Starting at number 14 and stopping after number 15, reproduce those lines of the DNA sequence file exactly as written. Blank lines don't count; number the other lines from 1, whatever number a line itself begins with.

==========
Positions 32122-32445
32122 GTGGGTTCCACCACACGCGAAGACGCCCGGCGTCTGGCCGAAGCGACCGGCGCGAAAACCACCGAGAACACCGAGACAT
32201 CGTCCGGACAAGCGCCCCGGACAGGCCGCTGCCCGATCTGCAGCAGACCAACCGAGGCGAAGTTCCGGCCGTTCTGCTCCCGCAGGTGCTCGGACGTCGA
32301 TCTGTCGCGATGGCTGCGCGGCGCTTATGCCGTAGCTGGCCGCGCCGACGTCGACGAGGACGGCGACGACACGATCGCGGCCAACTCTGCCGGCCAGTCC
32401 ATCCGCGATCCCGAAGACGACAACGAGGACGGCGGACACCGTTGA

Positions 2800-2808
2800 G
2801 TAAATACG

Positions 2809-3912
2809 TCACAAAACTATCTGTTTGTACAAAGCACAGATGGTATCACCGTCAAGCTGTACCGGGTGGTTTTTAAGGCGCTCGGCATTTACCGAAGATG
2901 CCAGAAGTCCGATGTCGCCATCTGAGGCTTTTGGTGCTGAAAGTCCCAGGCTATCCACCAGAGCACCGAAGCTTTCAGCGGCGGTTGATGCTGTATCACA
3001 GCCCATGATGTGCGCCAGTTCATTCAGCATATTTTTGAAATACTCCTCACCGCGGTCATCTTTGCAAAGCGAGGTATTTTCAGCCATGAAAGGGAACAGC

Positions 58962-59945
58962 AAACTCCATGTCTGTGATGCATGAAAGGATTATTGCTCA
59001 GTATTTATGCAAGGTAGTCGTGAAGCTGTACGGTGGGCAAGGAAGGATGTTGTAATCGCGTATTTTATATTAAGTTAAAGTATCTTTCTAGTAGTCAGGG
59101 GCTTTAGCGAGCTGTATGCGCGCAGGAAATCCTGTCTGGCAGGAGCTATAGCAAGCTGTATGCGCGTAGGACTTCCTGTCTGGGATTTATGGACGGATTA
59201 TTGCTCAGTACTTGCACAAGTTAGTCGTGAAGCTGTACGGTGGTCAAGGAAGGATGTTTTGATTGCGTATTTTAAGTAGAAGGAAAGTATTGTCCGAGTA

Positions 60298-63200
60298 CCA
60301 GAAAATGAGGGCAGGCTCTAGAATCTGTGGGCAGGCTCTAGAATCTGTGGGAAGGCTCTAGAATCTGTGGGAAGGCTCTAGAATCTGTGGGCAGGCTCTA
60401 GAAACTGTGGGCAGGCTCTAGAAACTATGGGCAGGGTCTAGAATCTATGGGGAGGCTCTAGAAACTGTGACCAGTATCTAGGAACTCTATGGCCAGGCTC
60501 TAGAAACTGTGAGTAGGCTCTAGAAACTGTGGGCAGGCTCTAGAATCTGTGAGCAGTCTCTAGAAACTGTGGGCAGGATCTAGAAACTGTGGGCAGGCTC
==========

58962 AAACTCCATGTCTGTGATGCATGAAAGGATTATTGCTCA
59001 GTATTTATGCAAGGTAGTCGTGAAGCTGTACGGTGGGCAAGGAAGGATGTTGTAATCGCGTATTTTATATTAAGTTAAAGTATCTTTCTAGTAGTCAGGG